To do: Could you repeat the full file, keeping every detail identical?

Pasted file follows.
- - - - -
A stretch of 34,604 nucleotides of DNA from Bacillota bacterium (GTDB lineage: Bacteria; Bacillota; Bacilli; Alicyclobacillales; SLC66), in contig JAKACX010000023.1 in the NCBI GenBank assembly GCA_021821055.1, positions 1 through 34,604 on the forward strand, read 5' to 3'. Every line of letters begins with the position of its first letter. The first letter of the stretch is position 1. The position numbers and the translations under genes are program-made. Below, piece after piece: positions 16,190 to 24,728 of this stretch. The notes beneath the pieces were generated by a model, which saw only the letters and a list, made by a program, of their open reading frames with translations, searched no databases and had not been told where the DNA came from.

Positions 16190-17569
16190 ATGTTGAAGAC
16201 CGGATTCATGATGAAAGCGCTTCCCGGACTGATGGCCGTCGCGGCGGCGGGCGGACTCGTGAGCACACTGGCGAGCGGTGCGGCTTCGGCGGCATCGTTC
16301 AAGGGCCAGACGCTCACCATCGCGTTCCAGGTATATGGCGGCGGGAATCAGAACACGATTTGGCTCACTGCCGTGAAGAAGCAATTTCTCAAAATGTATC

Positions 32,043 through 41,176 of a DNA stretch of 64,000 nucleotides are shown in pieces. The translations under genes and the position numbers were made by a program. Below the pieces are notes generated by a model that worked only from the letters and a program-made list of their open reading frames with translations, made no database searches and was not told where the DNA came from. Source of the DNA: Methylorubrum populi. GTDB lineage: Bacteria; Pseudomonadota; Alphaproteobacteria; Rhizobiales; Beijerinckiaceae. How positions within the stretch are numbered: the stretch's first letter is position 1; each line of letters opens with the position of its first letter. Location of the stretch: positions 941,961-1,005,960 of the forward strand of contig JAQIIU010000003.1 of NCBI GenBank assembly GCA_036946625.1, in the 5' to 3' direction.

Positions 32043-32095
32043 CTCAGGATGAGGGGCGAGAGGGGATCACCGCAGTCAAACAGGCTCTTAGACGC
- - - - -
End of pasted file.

A stretch of 34,604 nucleotides of DNA from Bacillota bacterium (GTDB lineage: Bacteria; Bacillota; Bacilli; Alicyclobacillales; SLC66), in contig JAKACX010000023.1 in the NCBI GenBank assembly GCA_021821055.1, positions 1 through 34,604 on the forward strand, read 5' to 3'. Every line of letters begins with the position of its first letter. The first letter of the stretch is position 1. The position numbers and the translations under genes are program-made. Below, piece after piece: positions 16,190 to 24,728 of this stretch. The notes beneath the pieces were generated by a model, which saw only the letters and a list, made by a program, of their open reading frames with translations, searched no databases and had not been told where the DNA came from.

Positions 16190-17569
16190 ATGTTGAAGAC
16201 CGGATTCATGATGAAAGCGCTTCCCGGACTGATGGCCGTCGCGGCGGCGGGCGGACTCGTGAGCACACTGGCGAGCGGTGCGGCTTCGGCGGCATCGTTC
16301 AAGGGCCAGACGCTCACCATCGCGTTCCAGGTATATGGCGGCGGGAATCAGAACACGATTTGGCTCACTGCCGTGAAGAAGCAATTTCTCAAAATGTATC

Positions 32,043 through 41,176 of a DNA stretch of 64,000 nucleotides are shown in pieces. The translations under genes and the position numbers were made by a program. Below the pieces are notes generated by a model that worked only from the letters and a program-made list of their open reading frames with translations, made no database searches and was not told where the DNA came from. Source of the DNA: Methylorubrum populi. GTDB lineage: Bacteria; Pseudomonadota; Alphaproteobacteria; Rhizobiales; Beijerinckiaceae. How positions within the stretch are numbered: the stretch's first letter is position 1; each line of letters opens with the position of its first letter. Location of the stretch: positions 941,961-1,005,960 of the forward strand of contig JAQIIU010000003.1 of NCBI GenBank assembly GCA_036946625.1, in the 5' to 3' direction.

Positions 32043-32095
32043 CTCAGGATGAGGGGCGAGAGGGGATCACCGCAGTCAAACAGGCTCTTAGACGC